V: There, now we know each other. Actually, I've been a fan of yours for quite some time. Oh, I know what you're thinking... "The poor boy has a crush on me... an adolescent infatuation." I beg your pardon, Madame. It isn't like that at all. I've long admired you... Albeit only from a distance. I used to stare at you from the streets below when I was a child. I'd say to my father "Who is that lady?" And he'd say "That's Madam Justice." And I'd say "Isn't she pretty?" Please don't think it was merely physical, I know you're not that sort of girl. No, I loved you as a person, as an ideal. That was a long time ago, I'm afraid there's someone else now...

Justice: What? V! For shame! You have betrayed me for some harlot, some vain and pouting hussy with painted lips and a knowing smile!

V: I, Madame? I beg to differ! It was your infidelity that drove me to her arms! Ah-ha! That surprised you, didn't it! You thought I didn't know about your little fling, but I do! I know everything! Frankly, I wasn't surprised when I found out. You always did have an eye for a man in uniform.

Justice: Uniform? Why, I'm sure I don't know what you're talking about. It was always you, V. You were the only one...

V: Liar! Slut! Whore! Deny that you let him have his way with you, him with his armbands and jackboots! Well? Cat got your tongue? I thought as much. Very well. So you stand revealed at last, you are no longer my Justice. You are his Justice now, you have bedded another. Well, two can play at that game!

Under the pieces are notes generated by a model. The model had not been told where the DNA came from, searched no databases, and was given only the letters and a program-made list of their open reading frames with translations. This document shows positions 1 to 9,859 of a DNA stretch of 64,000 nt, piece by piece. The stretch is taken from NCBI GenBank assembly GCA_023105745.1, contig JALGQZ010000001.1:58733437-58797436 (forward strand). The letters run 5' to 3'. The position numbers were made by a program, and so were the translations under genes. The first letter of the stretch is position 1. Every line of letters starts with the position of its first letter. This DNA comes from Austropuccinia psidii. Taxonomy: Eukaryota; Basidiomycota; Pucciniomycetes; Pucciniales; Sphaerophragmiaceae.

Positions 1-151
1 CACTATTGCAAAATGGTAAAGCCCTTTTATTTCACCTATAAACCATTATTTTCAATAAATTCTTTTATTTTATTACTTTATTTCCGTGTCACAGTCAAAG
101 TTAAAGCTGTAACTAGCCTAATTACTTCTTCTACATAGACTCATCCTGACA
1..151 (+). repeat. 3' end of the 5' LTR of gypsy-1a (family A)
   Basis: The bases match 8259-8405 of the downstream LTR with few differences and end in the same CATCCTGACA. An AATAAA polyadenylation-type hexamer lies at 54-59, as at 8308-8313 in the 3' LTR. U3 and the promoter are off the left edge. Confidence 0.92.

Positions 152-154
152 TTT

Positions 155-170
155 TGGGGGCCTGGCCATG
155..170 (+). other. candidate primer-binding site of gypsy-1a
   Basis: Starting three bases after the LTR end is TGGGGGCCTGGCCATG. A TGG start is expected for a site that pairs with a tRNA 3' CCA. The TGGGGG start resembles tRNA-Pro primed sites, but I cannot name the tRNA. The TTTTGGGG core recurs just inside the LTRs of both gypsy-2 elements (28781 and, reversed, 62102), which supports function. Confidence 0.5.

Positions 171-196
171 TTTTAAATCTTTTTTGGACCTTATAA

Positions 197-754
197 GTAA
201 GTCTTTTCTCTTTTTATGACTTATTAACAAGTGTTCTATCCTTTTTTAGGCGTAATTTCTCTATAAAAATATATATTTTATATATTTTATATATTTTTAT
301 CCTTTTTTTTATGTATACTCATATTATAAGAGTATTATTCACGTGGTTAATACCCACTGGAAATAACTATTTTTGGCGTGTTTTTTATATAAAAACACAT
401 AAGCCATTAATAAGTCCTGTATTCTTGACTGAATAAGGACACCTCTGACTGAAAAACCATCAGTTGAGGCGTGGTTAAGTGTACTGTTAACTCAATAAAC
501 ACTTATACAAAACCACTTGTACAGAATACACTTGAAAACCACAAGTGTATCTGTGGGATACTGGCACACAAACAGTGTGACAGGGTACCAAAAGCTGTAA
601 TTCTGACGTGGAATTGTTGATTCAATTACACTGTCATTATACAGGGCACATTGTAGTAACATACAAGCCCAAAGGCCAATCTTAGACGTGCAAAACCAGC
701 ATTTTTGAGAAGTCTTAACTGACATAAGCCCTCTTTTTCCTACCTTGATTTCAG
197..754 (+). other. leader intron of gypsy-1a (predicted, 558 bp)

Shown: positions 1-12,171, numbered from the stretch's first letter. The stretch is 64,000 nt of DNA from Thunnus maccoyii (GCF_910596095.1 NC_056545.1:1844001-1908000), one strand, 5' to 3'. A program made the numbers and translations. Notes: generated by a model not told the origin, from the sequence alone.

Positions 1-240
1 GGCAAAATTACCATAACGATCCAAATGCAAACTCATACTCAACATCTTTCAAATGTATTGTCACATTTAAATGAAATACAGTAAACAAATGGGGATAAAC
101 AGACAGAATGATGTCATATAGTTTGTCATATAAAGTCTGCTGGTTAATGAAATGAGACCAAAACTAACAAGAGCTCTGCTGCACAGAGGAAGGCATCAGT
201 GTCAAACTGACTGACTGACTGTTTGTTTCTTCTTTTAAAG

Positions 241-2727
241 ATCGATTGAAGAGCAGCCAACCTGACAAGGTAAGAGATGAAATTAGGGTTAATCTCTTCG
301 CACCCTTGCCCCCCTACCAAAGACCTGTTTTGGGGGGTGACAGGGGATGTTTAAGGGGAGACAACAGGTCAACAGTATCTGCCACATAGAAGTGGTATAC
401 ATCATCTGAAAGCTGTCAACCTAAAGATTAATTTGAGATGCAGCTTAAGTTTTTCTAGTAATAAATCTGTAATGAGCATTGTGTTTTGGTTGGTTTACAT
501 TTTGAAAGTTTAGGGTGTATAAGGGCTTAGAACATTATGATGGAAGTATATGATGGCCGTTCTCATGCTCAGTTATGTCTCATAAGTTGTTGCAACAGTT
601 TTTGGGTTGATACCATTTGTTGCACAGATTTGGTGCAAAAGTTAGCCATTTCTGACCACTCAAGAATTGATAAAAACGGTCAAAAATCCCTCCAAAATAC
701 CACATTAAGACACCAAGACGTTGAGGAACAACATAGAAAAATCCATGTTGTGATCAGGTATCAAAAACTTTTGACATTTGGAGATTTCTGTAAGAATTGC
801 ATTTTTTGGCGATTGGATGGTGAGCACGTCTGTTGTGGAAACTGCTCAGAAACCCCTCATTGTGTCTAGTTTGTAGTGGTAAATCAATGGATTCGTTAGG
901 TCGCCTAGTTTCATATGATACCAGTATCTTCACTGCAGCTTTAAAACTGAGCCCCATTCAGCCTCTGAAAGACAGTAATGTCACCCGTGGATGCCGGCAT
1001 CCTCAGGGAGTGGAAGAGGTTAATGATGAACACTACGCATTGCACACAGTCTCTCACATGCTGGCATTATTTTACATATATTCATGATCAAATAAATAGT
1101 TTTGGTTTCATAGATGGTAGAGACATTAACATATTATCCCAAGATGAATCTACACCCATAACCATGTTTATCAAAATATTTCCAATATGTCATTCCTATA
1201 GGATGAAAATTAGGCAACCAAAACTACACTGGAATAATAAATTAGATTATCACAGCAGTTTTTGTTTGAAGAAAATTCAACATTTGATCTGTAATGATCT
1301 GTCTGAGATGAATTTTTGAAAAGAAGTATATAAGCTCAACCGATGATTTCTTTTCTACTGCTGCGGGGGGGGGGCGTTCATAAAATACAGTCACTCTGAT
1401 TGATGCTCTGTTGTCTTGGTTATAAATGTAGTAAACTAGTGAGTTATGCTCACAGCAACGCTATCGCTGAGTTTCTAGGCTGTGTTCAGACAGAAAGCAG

Justice: Sob! Choke! Wh-Who is she, V? What is her name?

V: Her name is Anarchy. And she has taught me more as a Mistress than you ever did! She has taught me that Justice is meaningless without Freedom. She is honest, she makes no promises and breaks none. Unlike you, Jezebel. I used to wonder why you could never look me in the eye. Now I know. So goodbye, dear Lady. I would be saddened by our parting, even now, save that you are no longer the woman that I once loved. Here is a final gift. I leave it at your feet.

(He puts a heart-shaped box at her feet and walks away. The Old Bailey explodes, taking her with it.)

V: The flames of Freedom, how lovely, how just. Ahh, my precious Anarchy... "O beauty, 'til now I never knew thee."

tnu

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Re: Great Libertarian Novels That Aren't Atlas Shrugged
« Reply #12 on: October 16, 2013, 10:28:17 PM »
does Gravity's Rainbow count? It includes a philosophy called Sado--Anarchism proposing the BDSM lifesytle as a means to curb humans desires for dominance and submission.

MrBogosity

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Re: Great Libertarian Novels That Aren't Atlas Shrugged
« Reply #13 on: October 17, 2013, 06:21:10 AM »
does Gravity's Rainbow count? It includes a philosophy called Sado--Anarchism proposing the BDSM lifesytle as a means to curb humans desires for dominance and submission.

I'll definitely have to reread it. Another one I haven't read since my '20s.

Dallas Wildman

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Re: Great Libertarian Novels That Aren't Atlas Shrugged
« Reply #14 on: December 02, 2013, 09:50:05 PM »
On a side topic Great Libertarian Mangas/Animes:

Library Wars
Attack On Titan

Okay maybe with libertarian/libertine themes in them but if anyone more ideas.